HD and families

In my family we have a genetic condition called Huntington’s Disease (HD). It’s not something you can catch, HD is inherited from one of your parents, and at birth you have a 50/50 chance of carrying the faulty gene.

Some people with the gene can live years before any symptoms develop. Which was the case with my grandad, who was in his 60’s before he started to show any symptoms. However, this wasn’t the case with his son, my uncle, who’s symptoms came on in his early 30’s, which is more common.

Once we found out that Huntington’s Disease was in the family, my dad and my auntie, told other members of my grandad’s family, who could then make their own decisions about finding out whether or not they carried the HD gene themselves. Not everyone wanted to get tested straight way, or wanted to know at that point in their lives, which is understandable, and some of us were still very young.

My dad and my auntie both got tested for the HD gene, my dad’s result was negative and my auntie’s result was positive. Out of the three of my grandad’s children, two had inherited the HD gene. There is no rhyme or reasoning behind this, they could have all been negative results or all came back with positive ones.

I’m writing this fairly long back ground of my families experience with Huntington’ Disease because I think it is very important to share my knowledge of this devastating genetic disease, that is still unknown or misunderstood by most people.

There is currently no cure for Huntington’s Disease. It is a neurological condition that causes progressive changes in movement, learning, thinking, emotions. Once symptoms begin, you have to learn to live with each stage, adapt your life and take one day at a time.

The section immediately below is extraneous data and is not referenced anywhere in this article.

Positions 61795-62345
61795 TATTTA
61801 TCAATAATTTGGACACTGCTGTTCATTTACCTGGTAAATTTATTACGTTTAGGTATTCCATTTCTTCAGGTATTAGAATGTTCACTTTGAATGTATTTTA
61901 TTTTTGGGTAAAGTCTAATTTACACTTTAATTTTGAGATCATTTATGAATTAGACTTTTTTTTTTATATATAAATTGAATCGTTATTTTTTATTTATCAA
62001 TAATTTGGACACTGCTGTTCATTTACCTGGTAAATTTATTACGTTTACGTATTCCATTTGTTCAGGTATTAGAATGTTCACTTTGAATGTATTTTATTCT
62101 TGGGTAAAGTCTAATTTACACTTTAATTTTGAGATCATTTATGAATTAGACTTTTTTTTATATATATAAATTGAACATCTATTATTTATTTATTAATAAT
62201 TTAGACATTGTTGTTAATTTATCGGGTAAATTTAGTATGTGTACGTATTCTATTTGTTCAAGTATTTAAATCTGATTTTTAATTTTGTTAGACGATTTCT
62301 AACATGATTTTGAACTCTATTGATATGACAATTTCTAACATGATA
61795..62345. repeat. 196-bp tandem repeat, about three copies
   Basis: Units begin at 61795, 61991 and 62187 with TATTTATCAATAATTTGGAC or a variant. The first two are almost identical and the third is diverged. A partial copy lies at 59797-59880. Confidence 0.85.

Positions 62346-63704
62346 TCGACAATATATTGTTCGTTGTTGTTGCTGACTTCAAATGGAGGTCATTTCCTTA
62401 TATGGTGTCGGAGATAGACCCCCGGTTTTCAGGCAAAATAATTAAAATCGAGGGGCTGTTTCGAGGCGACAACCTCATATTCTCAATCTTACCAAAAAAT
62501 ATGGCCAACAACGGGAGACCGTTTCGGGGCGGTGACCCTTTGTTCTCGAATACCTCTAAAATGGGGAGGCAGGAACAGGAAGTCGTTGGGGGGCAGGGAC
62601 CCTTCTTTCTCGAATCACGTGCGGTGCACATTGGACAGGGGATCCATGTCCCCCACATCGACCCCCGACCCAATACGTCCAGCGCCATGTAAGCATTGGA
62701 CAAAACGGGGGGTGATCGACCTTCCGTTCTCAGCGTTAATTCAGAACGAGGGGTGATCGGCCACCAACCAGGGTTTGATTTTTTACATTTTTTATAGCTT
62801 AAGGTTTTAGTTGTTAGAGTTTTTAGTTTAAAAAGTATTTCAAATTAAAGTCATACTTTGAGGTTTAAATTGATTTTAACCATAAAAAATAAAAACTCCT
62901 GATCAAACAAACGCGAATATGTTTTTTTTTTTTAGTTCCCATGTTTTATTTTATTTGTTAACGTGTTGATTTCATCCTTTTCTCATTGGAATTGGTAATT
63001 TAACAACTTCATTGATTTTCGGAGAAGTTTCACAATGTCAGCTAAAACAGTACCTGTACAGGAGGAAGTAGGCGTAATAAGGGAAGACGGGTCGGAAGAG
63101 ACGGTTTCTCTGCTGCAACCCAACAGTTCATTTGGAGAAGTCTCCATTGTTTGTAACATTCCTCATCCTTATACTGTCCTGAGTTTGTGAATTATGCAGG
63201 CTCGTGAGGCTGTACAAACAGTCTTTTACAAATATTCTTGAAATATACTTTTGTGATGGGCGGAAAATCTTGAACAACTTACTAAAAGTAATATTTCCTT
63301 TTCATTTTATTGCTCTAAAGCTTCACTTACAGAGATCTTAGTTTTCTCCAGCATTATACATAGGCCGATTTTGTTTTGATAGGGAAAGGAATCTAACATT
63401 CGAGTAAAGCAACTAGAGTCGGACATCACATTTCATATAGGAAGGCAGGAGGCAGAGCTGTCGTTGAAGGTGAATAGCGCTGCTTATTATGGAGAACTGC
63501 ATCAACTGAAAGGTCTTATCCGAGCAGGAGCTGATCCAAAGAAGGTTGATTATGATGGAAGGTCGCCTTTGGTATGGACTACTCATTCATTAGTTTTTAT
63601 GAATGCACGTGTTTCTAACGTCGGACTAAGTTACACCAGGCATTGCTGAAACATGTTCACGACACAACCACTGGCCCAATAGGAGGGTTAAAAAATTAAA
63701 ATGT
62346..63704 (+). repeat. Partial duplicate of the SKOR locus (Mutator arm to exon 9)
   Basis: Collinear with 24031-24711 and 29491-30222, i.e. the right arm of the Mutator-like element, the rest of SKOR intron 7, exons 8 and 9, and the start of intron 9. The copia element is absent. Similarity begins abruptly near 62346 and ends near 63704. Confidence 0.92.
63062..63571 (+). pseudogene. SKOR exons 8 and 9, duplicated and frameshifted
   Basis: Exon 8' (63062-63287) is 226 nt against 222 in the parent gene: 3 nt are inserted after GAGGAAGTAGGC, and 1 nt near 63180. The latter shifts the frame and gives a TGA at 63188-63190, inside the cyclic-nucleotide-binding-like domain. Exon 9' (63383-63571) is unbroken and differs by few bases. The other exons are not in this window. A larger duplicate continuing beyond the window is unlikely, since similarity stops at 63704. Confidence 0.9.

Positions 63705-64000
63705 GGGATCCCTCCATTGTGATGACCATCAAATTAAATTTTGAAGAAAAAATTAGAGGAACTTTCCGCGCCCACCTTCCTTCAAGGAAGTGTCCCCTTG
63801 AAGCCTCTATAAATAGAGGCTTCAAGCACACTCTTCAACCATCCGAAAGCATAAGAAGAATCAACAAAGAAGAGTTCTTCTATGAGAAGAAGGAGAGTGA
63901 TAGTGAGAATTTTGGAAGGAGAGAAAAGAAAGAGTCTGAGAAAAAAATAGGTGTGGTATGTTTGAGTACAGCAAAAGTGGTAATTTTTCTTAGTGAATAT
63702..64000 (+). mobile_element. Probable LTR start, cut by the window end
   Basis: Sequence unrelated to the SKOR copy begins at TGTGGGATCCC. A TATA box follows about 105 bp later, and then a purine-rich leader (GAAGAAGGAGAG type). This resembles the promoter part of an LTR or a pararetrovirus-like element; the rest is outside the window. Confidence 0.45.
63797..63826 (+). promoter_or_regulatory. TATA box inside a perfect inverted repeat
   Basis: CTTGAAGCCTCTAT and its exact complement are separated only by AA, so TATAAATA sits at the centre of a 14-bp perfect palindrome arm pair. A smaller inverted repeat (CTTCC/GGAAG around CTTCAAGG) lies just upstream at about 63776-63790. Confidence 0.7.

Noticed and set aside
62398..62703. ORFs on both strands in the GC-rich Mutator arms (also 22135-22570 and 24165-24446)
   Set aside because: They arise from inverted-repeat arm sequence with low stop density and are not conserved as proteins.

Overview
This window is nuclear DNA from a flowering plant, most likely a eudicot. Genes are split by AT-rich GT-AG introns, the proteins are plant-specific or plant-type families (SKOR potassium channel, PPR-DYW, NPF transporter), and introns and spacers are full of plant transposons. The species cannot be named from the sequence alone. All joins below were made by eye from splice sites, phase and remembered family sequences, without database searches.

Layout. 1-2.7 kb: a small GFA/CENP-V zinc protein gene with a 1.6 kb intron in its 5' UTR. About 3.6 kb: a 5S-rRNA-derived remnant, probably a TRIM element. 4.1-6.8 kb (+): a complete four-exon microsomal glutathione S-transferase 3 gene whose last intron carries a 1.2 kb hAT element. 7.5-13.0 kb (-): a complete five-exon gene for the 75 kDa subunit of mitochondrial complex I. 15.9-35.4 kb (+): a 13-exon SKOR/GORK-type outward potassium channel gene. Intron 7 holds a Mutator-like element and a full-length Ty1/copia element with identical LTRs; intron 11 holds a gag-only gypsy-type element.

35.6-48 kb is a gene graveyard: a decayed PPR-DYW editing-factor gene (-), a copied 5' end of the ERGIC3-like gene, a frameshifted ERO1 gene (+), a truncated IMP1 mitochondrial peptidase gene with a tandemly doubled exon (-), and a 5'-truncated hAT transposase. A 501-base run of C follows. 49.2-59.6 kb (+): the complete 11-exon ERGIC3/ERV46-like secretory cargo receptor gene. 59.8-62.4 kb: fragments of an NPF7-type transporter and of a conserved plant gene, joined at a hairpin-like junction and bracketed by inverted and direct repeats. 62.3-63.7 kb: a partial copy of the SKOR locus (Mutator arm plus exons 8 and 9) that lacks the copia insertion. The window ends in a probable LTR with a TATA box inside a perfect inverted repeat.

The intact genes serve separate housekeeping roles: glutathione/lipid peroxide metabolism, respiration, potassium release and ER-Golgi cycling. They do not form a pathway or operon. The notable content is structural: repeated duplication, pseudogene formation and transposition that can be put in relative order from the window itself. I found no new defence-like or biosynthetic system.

I have spent a lot of time in recent years raising funds and awareness for various charities and causes, including HD. This means having to rely on other people to help me and get involved. This has not always been easy, as not everyone has been as passionate as me. So, I’ve decided to do something different and be a bit selfish, in a way.

I am very fortunate that I don’t have the HD gene, as my dad doesn’t have it. Therefore I am able to participate in a medical study for HD YAS, which is Huntington’s Disease Young Adult Study. HD YAS is where I will spend two days taking part in a study that includes physical and cognitive tests. This could help them to discover when the onset of the disease arises in young adults before any symptoms appear. Then hopefully they will be able to develop a drug that can stop the disease before it even starts.

I mean how amazing would that be!

To be honest you may not find it as amazing, because you have no one in your family with this disease, or anyone you know. But this is a massive step for HD considering this is pretty new in medical terms.

If you would like to find out more or get involved with the medical study for HD YAS, then do contact them, they’re great to speak to, they give you lots of information about the study and why they are doing it.

I truly believe this will be the best use of my time ever! Having this opportunity makes me feel such compassion and that in the future this disease could be stopped in its tracks and my being a small part of a massively larger picture still blows my mind!

If someone in your family has been recently diagnosed with HD, then I can’t stress enough how important it is to get support from other family members, friends and colleagues. And to have or develop a strong network of support for you and the rest of your family, through this time. It is important those who find they do not have the gene, may also be in need of emotional support.

The Huntington’s Disease Association website is a fantastic resource for information about the disease, symptoms, support and networks available.

I know this is a longer post than I’d usually write, however it’s hard to get all the information across in such few words and I’ve still not even touched the surface. If you’d be interested in my writing more posts on HD and also an update after I’ve gone through the medical study with HD YAS in December, then let me know either via email jade_bolton1@outlook.com or on Instagram.

Much love x